Addiction is a terrible thing.
– Jamie Dornan
I was a skinny guy growing up, and I still feel like that same skinny kid.
They do very classy, sexy television in the U.S. – and they pay a lot more, so there’s always that draw!
When I was younger, I thought maybe one day I’d be involved in sport in terms of career.
I’ve always needed to bulk up, so until the modeling took off I was ramming Big Macs down my throat and doing plenty of bodyweight work. I’m over the Big Macs now, but I’ll still drop down and do my press ups whenever I find the time.
You’d be hard-pressed to find an actor who isn’t a sex symbol somewhere.
Being a leading man can come in many different forms.
I think sometimes actors are drawn to good television because you have more time to sell it, you have more time to shape a character, and to tell a story, and that’s really appealing.
I can’t really do the running on hard ground that I used to do. Instead I go swimming as often as possible.
I’ve never felt massively satisfied from standing there while someone takes my photograph. It’s never given me a thrill.
I’d been auditioning for parts for years. I never got any better at it. I’m crap at auditions. I know there are people who can walk into those rooms and make those lines sing on the page and get the job immediately. I wasn’t one of them. I’m still not one of them.
I’m amazed if people are happy in their own skin.
Modelling doesn’t hold you back in L.A. at all.
People ask me what Gillian Anderson’s like to work with, and I have no idea!
People attach too much to the idea of being a model, that you can only be a certain way to have done it. You will always be dealing with it. You’re an actor who used to be a model who never trained; there are not many directors queuing up.
I want to keep an element of myself in every character I play. And maybe that’s connected to finding something that you like in every character. Maybe they coincide.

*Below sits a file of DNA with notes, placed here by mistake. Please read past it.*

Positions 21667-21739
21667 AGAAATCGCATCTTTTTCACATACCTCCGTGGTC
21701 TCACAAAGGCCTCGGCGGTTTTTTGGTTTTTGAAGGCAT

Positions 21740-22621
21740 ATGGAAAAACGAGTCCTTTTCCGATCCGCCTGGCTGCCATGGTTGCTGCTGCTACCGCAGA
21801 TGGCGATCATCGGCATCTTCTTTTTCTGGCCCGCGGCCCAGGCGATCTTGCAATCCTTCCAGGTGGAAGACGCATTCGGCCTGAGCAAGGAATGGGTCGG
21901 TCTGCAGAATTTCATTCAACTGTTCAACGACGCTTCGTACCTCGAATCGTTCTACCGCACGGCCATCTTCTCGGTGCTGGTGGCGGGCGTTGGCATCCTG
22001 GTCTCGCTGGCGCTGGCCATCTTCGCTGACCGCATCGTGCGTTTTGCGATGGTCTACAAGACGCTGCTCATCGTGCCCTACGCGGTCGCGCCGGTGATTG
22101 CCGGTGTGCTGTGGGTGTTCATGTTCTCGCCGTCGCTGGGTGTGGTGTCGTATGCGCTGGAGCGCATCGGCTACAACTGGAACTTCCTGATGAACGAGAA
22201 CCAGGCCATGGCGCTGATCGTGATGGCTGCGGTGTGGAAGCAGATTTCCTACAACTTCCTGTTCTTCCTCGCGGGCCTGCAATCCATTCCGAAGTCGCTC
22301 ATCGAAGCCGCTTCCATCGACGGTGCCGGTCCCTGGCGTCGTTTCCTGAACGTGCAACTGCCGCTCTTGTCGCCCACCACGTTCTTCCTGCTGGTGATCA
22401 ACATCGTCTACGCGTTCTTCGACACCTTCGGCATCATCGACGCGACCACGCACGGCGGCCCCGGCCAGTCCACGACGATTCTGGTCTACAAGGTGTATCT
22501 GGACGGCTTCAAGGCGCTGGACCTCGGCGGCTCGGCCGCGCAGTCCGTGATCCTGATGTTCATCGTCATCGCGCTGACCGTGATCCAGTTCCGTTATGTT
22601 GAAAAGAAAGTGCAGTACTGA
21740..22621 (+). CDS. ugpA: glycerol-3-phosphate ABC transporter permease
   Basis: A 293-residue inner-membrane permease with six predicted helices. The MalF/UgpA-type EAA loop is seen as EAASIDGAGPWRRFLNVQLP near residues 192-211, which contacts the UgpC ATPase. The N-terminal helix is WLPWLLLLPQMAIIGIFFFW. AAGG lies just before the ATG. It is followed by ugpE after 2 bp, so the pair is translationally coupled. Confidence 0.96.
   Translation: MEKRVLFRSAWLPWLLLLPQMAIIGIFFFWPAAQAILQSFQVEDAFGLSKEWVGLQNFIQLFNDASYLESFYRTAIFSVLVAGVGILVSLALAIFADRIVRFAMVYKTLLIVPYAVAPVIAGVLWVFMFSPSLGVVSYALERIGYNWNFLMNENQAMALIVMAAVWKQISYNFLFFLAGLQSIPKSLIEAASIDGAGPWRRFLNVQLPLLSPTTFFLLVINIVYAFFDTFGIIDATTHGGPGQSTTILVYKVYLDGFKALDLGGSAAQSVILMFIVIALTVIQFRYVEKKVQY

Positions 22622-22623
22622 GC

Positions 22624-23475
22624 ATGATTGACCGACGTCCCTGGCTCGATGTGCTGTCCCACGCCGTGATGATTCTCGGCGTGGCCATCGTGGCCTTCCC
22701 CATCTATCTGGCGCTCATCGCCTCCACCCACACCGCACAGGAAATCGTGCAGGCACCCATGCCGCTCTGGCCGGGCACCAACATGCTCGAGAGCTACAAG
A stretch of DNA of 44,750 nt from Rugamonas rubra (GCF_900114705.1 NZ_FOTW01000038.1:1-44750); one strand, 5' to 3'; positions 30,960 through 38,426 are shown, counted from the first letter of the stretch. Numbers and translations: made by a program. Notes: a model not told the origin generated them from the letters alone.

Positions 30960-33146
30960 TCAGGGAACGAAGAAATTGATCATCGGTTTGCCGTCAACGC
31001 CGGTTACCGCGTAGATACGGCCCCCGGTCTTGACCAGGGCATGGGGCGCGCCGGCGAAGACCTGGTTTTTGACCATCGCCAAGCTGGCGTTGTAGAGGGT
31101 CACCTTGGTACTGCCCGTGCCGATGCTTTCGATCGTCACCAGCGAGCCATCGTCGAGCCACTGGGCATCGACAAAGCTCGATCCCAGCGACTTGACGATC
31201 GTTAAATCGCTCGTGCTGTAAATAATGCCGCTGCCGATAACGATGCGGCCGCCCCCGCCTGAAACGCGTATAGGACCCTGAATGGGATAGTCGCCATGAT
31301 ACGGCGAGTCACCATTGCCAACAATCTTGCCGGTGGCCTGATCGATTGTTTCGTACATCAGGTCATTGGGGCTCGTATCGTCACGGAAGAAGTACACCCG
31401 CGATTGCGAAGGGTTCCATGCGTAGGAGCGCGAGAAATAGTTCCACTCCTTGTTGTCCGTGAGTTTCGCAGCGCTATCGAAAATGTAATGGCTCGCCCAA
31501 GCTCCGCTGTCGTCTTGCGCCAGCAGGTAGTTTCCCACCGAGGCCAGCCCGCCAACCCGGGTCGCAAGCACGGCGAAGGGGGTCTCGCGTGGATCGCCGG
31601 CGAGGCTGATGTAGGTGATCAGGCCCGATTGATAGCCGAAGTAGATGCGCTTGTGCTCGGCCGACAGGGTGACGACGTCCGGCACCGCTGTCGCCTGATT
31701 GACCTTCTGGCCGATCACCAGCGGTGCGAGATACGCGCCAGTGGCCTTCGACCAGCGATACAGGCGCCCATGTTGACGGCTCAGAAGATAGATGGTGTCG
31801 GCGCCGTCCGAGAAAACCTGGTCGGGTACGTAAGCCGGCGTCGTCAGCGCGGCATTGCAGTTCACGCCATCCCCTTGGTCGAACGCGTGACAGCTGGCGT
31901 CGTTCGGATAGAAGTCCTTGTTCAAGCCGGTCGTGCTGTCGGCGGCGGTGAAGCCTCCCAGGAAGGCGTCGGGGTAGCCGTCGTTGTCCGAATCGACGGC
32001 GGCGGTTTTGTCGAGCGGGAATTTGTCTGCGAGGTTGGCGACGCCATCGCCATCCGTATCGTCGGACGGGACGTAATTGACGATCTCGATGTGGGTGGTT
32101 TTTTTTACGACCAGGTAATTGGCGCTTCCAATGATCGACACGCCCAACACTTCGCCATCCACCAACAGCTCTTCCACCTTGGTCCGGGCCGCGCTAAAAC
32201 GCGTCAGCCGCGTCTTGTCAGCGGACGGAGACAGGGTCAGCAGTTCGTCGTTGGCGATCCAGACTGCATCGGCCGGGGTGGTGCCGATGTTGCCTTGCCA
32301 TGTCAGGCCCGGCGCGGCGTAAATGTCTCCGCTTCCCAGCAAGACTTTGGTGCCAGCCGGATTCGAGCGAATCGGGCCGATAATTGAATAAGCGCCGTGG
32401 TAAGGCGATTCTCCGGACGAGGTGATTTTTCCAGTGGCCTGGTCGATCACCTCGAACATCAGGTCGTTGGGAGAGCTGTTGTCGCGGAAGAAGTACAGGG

I could eat 10 packs of Hula Hoops a day and not think about it.
When I think of sex symbols, I think of posters my two sisters had on their bedroom walls.
There are so many ways to make a living that don’t involve hiding in bushes opposite houses of 18-year-old girls with a camera in your hand.
Because I used to play a lot of sport, I’ve always been in decent enough shape. When I used to get asked to do a bit of body work before a photo shoot I’d lie and say, ‘Yeah, I’m going to the gym.’ I literally never did anything.
Now and again, an actor will blow my mind by doing something really unexpected, like Mickey Rourke or Christopher Walken – you have absolutely no idea what they’re going to do, which is really thrilling to watch.
My wife is a brilliant, hugely understanding person.
Christian Grey – he isn’t a real person. He’s a superhero. A myth. He’s like Bigfoot! He’s unbelievable. He’s unattainable. There’s no actor in the world who could live up to that.
I grew up in a very liberal place.
Although just being employed as an actor is a big thing, I’m not sure I’d be satisfied playing the same character for 30 years; it’s not why I want to do this for a living.
I’m still not aware that I’m good looking.
I’ve never read anything set in Belfast that doesn’t involve the Troubles or something senseless over a flag.
I don’t like my physique. Who does?
My dad was a keen actor when he was young; my auntie is heavily involved in amateur dramatics back in Northern Ireland, and my great aunt was a woman called Greer Garson.
Every role is physical to a certain extent, but as a viewer, I don’t respond well to actors doing more than they need to tell a story.